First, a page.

Henry Welch was an important addition to the board in 1917. A solicitor who had built up an extensive practice in the City of London, Welch had experience as a director of several public companies and was responsible for the founding of the National Institute of Industrial Psychology in 1921. His main task was the reorganization of the company's balance sheet as soon as the war was over, when he restructured the share capital of the company to reflect the massive changes that H & C had experienced in the ten years since its incorporation.

Despite the war the directors of H & C did not ignore the possibility of new ventures abroad. Chinese green-leaf tea remained popular in Russia, the United States, and north Africa and H & C set up a joint venture with an established Chinese company to form Harrisons, King and Irwin in 1917. Based in Shanghai, with branch offices in Hankow and Foochow, the office was to be one of the casualties of the Japanese invasion during World War II.

Heath Clark, exhausted by his efforts in leading H & C through the war years, resigned from his position as chairman at the end of 1918. George Croll, who had worked for H & C in the Far East, was elected as his successor, but the young man whose energy had made a great impact on the company's plantations was to be dogged continually by ill health. Two successful issues of £150,000 in ordinary shares were made in January and July 1919, and the board was strengthened to include a complement of nine full-time members.

An issue of £400,000 ordinary shares made in December of the same year, however, was undersubscribed, and for the first time in the company's history a substantial portion of the issue had to be taken up by the underwriters. It was a time of national and international economic gloom and prices for tea and--in particular--rubber plummeted. Plantations were operating at a loss; and Heath Clark became a prime mover in the Rubber Growers' Association, which voluntarily agreed to cut production in India, Ceylon, and the Dutch East Indies. Immediate profits were sacrificed, but future production in a more stable market was guaranteed by withdrawing 25 percent of possible output in 1921. Heath Clark formally reassumed his old position of chairman on the death of George Croll in 1922.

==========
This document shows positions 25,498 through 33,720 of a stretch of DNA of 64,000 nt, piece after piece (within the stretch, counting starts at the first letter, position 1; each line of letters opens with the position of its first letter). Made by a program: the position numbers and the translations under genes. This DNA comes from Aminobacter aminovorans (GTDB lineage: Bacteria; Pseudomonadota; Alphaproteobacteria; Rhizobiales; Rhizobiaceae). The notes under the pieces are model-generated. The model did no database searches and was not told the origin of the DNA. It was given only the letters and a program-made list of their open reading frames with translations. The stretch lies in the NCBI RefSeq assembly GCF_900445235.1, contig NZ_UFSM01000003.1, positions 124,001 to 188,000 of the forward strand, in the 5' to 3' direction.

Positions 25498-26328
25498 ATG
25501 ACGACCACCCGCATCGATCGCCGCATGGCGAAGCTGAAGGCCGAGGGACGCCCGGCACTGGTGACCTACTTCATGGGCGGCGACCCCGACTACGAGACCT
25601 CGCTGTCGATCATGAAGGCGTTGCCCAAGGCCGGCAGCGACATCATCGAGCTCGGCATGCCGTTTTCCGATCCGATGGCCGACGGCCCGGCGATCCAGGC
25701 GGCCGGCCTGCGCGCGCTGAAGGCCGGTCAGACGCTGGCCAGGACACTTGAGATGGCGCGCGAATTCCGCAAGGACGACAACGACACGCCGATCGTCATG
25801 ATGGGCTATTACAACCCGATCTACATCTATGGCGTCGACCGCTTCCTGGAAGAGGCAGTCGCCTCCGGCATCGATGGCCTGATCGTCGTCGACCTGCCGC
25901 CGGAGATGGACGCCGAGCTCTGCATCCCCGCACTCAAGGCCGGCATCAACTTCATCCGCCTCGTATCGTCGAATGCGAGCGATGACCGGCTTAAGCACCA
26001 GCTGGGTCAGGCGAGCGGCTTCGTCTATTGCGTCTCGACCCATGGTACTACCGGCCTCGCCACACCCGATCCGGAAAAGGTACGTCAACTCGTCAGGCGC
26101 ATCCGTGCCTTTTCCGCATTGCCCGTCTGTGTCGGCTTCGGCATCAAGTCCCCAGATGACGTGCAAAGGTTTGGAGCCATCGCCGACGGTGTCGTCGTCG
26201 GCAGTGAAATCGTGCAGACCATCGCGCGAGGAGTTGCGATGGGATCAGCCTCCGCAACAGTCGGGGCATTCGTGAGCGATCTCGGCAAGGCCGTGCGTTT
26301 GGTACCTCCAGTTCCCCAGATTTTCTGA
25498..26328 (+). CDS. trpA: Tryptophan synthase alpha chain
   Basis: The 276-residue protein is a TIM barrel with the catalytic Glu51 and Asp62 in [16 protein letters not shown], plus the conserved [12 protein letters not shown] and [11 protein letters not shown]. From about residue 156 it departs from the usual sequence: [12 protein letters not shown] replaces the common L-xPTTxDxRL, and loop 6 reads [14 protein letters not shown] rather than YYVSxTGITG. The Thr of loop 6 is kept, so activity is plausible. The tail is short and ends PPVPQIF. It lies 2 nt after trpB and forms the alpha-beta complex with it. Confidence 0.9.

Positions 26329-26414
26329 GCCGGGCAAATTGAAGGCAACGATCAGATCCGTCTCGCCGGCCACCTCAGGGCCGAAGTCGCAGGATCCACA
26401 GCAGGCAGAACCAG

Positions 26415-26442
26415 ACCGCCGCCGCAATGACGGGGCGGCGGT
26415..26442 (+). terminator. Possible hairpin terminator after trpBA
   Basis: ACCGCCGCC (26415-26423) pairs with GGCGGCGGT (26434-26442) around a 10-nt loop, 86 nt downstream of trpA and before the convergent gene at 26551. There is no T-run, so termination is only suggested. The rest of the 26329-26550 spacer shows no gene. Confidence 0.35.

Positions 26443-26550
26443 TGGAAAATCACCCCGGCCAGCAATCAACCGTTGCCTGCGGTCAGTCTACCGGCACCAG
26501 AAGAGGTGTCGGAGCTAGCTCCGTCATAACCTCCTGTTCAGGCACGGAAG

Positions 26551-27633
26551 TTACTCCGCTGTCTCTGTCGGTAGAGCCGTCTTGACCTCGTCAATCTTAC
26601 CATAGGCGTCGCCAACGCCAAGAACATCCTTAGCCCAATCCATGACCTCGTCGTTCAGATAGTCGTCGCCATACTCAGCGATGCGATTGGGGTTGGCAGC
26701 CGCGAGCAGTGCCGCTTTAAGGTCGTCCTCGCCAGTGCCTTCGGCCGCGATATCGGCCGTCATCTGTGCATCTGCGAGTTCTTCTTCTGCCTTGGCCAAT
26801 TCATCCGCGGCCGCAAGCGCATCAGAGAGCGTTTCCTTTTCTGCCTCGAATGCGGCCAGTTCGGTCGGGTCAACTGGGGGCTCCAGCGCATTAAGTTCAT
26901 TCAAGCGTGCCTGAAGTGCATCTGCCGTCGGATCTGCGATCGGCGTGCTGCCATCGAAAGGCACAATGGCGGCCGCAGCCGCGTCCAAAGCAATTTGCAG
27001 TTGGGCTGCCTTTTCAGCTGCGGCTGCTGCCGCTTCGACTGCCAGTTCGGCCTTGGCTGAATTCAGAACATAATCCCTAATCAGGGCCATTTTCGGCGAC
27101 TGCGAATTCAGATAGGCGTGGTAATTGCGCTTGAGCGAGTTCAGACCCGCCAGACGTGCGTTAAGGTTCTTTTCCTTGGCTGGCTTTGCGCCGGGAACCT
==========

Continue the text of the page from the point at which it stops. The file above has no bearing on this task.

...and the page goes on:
A significant new venture was begun in 1920 when H & C and the Chartered Company of British New Guinea acquired the assets and goodwill of the China Borneo Company. H & C was given exclusive rights to cut and develop timber and received Borneo government backing to develop the timber industry in Borneo. Production rose from 1.1 million cubic feet in 1919 to six million cubic feet in 1940. The timber-supplies division of H & C grew to include ventures in Australia and the United States and gained a particularly strong brand image in its Harcros chain of builders' merchants which was started in 1935.

In 1921 H & C's relatively minor interests in tobacco plantations were sold to Dutch companies. H & C felt that it lacked the experience necessary to turn the growing of tobacco, always a delicate crop to harvest, into a regular source of profits. Profits from tea enjoyed a renaissance in the late 1920s but the boom contained the seeds of its own destruction as increased plantings were to lead to an excess of supply in the early 1930s. Expenditure on research and development gave a boost to the company, however, when Linatex was invented by Bernard Wilkinson, an assistant on a Malaysian rubber plantation. The Linatex process, which treated rubber to allow its use as an abrasion-resistant lining, had the twin advantages over mild steel of increased strength and lower cost and continued to be a valuable source of income for the firm.

H & C also diversified into growing coconut palms in the Philippines, Ceylon, and on the Malabar Coast. Once the kernel of the coconut is dried it turns into copra, which is then crushed to produce coconut oil. H & C initially sold this as a raw material for the production of soap and candles but the postwar shortage of butter led to demand for substitute products. Margarine, which is composed largely of coconut oil, became increasingly popular, and production of copra reached one million tons annually during the 1930s. The depression suffered by the company's rubber interests was partially offset by this boom.

Eric Miller, a director of H & C since 1911, had been largely responsible for the Stevenson Report, which attempted to control the build-up of rubber stocks after the end of World War I. Miller had many close links with the heads of banks and rubber-growing companies and was a born diplomat. He convinced Winston Churchill that sales of British rubber at a good price to the United States would do much to pay off Britain's war debt to that country. As with previous similar agreements, the plan was to restrict production in India, Ceylon, and the Dutch East Indies as a method of stabilizing world prices.